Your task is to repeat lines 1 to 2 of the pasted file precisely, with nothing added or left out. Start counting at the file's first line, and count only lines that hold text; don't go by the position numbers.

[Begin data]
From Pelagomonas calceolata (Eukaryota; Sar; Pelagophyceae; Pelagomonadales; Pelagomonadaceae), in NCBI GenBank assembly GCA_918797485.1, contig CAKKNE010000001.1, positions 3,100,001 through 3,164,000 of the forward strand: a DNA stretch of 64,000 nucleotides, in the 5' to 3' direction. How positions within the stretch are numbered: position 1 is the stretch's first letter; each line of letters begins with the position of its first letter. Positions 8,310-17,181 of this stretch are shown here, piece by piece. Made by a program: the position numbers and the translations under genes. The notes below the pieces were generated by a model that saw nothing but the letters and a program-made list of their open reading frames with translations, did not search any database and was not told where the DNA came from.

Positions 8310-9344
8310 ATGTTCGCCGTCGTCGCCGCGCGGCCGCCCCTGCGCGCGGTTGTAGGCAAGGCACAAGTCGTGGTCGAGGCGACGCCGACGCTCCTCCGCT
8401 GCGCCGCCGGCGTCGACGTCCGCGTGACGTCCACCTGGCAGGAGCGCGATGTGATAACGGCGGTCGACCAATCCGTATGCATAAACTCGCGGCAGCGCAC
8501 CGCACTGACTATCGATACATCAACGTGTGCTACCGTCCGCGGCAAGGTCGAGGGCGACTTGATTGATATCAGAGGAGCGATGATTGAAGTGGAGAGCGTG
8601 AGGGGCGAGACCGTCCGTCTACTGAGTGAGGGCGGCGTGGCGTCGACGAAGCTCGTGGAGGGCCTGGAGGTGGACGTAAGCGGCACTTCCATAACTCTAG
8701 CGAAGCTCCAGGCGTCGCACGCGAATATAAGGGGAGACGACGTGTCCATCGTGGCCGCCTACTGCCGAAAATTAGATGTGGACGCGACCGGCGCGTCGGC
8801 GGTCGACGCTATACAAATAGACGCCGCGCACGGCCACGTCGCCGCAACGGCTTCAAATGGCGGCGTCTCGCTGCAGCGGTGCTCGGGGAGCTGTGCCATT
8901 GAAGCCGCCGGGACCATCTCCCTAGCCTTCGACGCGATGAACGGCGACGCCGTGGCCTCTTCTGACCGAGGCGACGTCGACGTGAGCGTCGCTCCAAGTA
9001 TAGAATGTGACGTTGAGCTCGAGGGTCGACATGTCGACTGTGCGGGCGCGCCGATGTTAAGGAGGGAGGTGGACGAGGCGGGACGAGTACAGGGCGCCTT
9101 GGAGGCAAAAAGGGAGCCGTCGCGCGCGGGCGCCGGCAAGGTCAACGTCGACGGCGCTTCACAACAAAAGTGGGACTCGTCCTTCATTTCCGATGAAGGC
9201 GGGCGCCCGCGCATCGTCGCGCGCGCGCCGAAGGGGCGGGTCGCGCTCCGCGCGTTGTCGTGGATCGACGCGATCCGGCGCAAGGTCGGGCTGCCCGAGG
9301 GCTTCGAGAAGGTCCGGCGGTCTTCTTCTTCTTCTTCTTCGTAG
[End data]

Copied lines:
From Pelagomonas calceolata (Eukaryota; Sar; Pelagophyceae; Pelagomonadales; Pelagomonadaceae), in NCBI GenBank assembly GCA_918797485.1, contig CAKKNE010000001.1, positions 3,100,001 through 3,164,000 of the forward strand: a DNA stretch of 64,000 nucleotides, in the 5' to 3' direction. How positions within the stretch are numbered: position 1 is the stretch's first letter; each line of letters begins with the position of its first letter. Positions 8,310-17,181 of this stretch are shown here, piece by piece. Made by a program: the position numbers and the translations under genes. The notes below the pieces were generated by a model that saw nothing but the letters and a program-made list of their open reading frames with translations, did not search any database and was not told where the DNA came from.

Positions 8310-9344